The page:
NEW YORK: Online consumers are consistently more responsive toward behaviorally targeted (BT) ads than contextually-based (CT) equivalents, according to a study carried out by Jupiter Research and released this week.
Jointly commissioned by behavioural targeting shop Revenue Science and AOL, the report claims that the behavioural approach outperforms contextual by 22% in some categories.
Whoops Revenue Science marketing vp Marla R Schimke: "We're glad to see that the voice of the online consumer echoes our position that behavioral targeting is more effective - for advertisers, publishers, and for consumers - than contextual advertising."
The study's key findings reveal that ...
- Overall, two-thirds of online users have taken actions as a result of viewing online ads.
- Across all advertising, 14% of online consumers are more receptive to BT ads than to CT ads: 63% vs 49% of the total audience.
- BT outperforms CT in terms of consumer attention by at least 10% across fourteen major product categories, from Financial Services to Consumer Electronics to Pharmaceuticals to Fashion and Style, ie:
- 17% more online purchasers of computing products are more receptive to BT ads.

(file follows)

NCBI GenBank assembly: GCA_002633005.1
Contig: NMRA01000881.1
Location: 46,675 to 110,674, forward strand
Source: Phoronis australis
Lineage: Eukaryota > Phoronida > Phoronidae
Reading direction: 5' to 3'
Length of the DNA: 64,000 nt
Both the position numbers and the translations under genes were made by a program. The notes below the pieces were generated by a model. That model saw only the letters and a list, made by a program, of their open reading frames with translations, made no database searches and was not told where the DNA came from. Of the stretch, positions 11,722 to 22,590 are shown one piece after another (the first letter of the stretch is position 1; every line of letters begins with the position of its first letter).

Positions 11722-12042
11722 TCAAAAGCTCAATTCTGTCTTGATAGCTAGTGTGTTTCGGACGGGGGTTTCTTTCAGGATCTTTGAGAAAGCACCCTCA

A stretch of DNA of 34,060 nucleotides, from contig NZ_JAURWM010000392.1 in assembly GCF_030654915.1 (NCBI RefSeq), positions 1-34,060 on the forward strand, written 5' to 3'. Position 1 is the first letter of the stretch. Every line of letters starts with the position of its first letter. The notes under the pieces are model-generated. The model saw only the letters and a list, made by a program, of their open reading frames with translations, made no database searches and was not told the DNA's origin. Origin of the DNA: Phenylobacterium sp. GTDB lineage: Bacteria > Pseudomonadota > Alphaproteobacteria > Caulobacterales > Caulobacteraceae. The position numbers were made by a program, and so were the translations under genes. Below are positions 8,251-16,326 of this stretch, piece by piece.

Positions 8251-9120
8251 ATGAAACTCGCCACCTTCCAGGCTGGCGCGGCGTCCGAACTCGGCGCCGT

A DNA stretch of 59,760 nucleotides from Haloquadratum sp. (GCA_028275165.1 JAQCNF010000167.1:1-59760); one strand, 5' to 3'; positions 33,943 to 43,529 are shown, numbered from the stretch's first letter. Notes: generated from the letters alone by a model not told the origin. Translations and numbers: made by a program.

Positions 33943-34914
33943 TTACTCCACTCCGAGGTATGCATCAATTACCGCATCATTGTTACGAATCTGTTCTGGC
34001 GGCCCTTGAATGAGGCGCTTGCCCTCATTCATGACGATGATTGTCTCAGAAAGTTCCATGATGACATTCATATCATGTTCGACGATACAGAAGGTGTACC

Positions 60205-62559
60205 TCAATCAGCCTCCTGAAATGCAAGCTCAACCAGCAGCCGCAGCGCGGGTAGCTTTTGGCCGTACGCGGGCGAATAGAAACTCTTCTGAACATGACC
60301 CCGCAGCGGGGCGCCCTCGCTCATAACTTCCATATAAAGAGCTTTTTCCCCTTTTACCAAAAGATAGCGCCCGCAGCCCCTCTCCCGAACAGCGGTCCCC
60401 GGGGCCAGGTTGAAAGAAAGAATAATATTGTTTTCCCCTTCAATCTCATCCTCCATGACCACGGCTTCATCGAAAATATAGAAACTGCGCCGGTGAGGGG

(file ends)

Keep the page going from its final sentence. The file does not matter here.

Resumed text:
- 18% more online auto purchasers are more receptive to BT ads.
- 20% more online telecom purchasers are more receptive to BT ads than to CT ads.
- Attention-getting behavioral targeting is preferable because more than 75% of online shoppers shop only once per month or less - and the majority research a product only once or twice before buying.
Among Americans spending over $500 online annually, 10% more were defined as behaviorally receptive; while among those spending less than that figure, an additional 17% fell into that category.
Observes Schimke: "Due to the level of consumers' online activity, marketers have to maximize a limited opportunity to move consumers through the purchase funnel."
Data sourced from MarketingVox.com (USA); additional content by WARC staff